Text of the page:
Dimitriy Pavlovskiy’s PowerSquad – …From The GlassVoid

01.Prelude [Wings of Dreams] 02.The Light 03.Shadows 04.The Baroque 05.GlassVoid 06.R.A.D. 07.Joulupukkina 08.Starry Sky

When I received this in my inbox the other day I didn’t know what to expect. Personally, I’ve never heard of the band but when I clicked the link to hear samples on their bandcamp page I was immediately blown away. Now that I sit listening to the full thing I couldn’t be happier that I opened that e-mail.

I’ll go ahead and assume many of you will also not have heard of this lot, so I’ve done a little research to shed some light on who they are. If you know the band, skip down a paragraph to reach the review. However if you don’t know them, stick around for this next paragraph to be briefly introduced to Mr Dimitriy Pavlovskiy.

Pavlovskiy, a guitarist who draws influence from artists ranging from Paganini and Bach to Annihilator and Stratovarius (that should give you a clue to the albums sound!), is a Ukrainian guitarist. He plays in a group by the name of Majesty Of Revival but in 2011 he recorded a solo instrumental album – PowerSquad. This release you’re reading about is the second solo record, this time under the name of Dimitriy Pavlovskiy’s PowerSquad, or DPs PowerSquad. Now that you’re caught up on who and what this is, lets get to grips with Dimitriy Pavlovskiy’s PowerSquad and their album, From The Glass Void.

As mentioned above, Pavlovskiy lists his influences from classical musicians, thrash giants and power metal gods so it’s no surprise to hear what type of music he has produced. There’s a strong neo-classical vibe running throughout with a heavy power metal leaning. The opening track (not counting the Prelude), The Light, gives us an excellent example of this. The classical sounding guitar melody juxtaposed against a heavy riff combined with power metal keys paints a picture of what’s to come.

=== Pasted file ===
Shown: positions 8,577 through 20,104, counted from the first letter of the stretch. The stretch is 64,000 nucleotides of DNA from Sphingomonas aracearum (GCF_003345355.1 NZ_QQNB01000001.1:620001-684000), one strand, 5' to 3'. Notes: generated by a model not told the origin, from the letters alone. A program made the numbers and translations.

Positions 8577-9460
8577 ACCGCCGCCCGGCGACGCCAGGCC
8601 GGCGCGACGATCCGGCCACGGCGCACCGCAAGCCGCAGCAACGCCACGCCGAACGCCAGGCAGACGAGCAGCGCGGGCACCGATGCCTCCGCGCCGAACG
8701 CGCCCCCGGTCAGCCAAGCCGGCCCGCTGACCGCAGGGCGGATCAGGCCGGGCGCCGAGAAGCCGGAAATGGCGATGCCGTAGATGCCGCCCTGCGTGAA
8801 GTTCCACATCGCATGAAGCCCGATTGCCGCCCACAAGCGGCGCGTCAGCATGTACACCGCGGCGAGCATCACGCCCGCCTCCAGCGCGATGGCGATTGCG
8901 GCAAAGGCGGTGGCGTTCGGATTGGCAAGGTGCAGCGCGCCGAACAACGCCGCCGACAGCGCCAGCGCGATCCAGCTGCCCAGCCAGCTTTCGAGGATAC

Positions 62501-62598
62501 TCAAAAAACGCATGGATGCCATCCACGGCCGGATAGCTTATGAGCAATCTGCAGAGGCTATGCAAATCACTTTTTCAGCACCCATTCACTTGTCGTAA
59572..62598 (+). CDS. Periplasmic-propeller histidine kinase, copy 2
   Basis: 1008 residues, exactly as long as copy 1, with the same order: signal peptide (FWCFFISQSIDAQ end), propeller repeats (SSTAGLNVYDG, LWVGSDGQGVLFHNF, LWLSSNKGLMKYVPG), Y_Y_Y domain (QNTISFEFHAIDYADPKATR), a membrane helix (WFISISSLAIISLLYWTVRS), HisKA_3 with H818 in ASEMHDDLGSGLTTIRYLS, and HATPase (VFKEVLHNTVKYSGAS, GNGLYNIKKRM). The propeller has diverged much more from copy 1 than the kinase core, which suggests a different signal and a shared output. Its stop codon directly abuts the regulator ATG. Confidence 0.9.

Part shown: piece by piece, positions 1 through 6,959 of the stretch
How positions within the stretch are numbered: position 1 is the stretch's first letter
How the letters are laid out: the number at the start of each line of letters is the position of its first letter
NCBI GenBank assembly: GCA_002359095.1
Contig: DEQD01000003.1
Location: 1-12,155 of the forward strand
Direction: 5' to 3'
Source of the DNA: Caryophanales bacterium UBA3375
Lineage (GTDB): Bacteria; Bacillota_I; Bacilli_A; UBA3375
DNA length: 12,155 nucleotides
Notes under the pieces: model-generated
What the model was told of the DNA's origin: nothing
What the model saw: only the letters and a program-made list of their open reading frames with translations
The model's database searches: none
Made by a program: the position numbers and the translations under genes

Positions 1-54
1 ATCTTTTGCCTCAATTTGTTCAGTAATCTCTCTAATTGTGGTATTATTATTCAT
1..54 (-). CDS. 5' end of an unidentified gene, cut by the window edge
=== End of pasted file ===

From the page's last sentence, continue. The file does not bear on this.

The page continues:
What might take some by surprise though are the vocals. As they said, the first release, PowerSquad, was an instrumental effort but when track three, Shadows (a pretty mighty power metal affair to say the least), comes on some will be surprised to hear vocals. Oleksa Dynnyk’s voice compliments the music perfectly, when you have a guitarist as talented as Pavlovskiy, you want a vocalist to match this skill level. Dynnk’s vocals achieve this, his range and power suits the music to the ground.

Another positive with having a broad range of influences is that your music will also hopefully have a broad sound also. Many of the other bands that occupy similar territories of DP’s PowerSquad suffer from an onslaught of similar songs which strips the release of all tension and frankly drives the listener to boredom no matter how good the music is. Not here though; take for example R.A.D. This shorter song follows a seven minute track (GlassVoid). While GlassVoid is one of the tracks that mixes heaviness with power metal and classical, featuring slow haunting sections through to balls to the wall solos, R.A.D is just a straight ahead groove song (for the most part) with a tap your foot/nod your head riff accompanied with rawer vocals. It could be at home on a Grave Digger album.

Variety is the key and we get a good helping of it on this album. The upbeat swing of Joulupukinna to the angrier riff of GlassVoid. Vasiliy Irzhacks pounding drums through to his slow grooves, the fast full speed solos to the slower melodic licks, the clean piano of Ruslan Mikolyuk in the awesome Starry Sky to his keyboard orchestras, the instrumental songs like The Baroque to other songs that take us from high vocals to low vocals to female guest vocals (Nelly Haneal).  This is the true highlight of this album, variety.

This is an album that keeps you interest from start to finish and that doesn’t seem a long time; it clocks in at around 35-40 minutes but feels so much shorter. If you don’t know Dimitriy Pavlovskiy’s PowerSquad, it’s time to get to know them. The album is released on the 13th September 2013. Head over to their bandcamp for more.


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